Between History and Fiction
Carlo Broschi (1705–1782), frequently called by his stage name Farinelli, was one of the most celebrated castrato singers. Farinelli has stimulated not only scholarly research but also artistic works, ranging from The Queen of Spain; or, Farinelli in Madrid (1744), a comic opera composed by Farinelli’s contemporary John Frederick Lampe, to Claire van Kampen’s twenty-first-century play with music, Farinelli and the King (2015). This chapter considers Gérard Corbiau’s 1994 film, Farinelli, Il Castrato, which popularized this “first international operatic star” (as Thomas McGeary called him) among the twentieth- and twenty-first-century public.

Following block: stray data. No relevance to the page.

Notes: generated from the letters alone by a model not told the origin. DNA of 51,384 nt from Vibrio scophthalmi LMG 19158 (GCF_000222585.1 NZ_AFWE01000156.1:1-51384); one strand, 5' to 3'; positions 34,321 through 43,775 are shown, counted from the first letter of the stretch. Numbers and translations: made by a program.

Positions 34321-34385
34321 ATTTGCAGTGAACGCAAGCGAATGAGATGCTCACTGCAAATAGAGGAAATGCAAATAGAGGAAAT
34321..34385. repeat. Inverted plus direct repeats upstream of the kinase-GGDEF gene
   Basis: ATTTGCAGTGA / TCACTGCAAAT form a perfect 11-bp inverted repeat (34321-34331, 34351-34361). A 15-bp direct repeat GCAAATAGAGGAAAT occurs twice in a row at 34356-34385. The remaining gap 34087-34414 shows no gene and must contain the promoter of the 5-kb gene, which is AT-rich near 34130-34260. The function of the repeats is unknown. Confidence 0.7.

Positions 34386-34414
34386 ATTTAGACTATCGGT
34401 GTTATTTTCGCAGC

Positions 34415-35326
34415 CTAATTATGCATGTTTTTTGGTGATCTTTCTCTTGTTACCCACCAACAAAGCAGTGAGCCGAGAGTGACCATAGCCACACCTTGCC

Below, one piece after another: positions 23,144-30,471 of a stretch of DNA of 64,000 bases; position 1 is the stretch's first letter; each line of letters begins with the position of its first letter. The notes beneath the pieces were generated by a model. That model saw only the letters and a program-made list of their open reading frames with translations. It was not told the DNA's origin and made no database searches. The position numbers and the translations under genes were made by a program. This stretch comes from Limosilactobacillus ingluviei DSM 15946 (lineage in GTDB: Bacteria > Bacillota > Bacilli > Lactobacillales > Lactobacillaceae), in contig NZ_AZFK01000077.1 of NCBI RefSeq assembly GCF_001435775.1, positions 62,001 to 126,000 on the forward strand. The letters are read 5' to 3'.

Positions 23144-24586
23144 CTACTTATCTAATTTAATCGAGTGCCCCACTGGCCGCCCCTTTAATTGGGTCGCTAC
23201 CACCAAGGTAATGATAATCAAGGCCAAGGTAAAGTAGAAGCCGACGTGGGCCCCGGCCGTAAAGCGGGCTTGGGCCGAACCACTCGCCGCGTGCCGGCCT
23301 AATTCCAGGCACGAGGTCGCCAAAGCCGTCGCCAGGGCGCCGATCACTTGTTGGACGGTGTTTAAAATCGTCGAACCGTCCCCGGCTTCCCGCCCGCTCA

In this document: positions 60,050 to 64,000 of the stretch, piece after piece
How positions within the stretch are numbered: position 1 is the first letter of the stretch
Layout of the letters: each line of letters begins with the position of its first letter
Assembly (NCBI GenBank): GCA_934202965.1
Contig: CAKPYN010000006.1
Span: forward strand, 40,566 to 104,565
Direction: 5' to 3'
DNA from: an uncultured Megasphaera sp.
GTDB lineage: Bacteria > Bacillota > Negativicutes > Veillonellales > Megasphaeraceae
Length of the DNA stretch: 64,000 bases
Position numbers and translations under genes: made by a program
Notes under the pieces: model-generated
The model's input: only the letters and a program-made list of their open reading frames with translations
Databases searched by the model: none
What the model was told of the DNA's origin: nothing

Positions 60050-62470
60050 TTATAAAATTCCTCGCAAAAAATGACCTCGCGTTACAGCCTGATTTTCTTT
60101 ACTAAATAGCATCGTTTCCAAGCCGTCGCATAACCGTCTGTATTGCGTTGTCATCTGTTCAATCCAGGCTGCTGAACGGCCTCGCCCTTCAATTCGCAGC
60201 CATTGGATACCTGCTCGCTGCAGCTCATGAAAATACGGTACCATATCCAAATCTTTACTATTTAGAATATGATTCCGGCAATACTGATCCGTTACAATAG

In the medical domain, castrati’s sexual capability still remains uncertain, and as Roger Freitas illuminated, in the eighteenth century a one-sex model endowed castrati with sexual attraction and erotic power. Corbiaru’s film seemingly shows efforts to redeem Farinelli’s altered, nonmasculine body by endowing his voice with a “phallic” power. However, I will argue that Corbiau’s film reveals the heterosexual and patriarchal culture’s anxiety about castrati’s nonreproductive sex(uality), privileging procreation even over artistic creation, and in so doing it promotes the heterosexual status quo.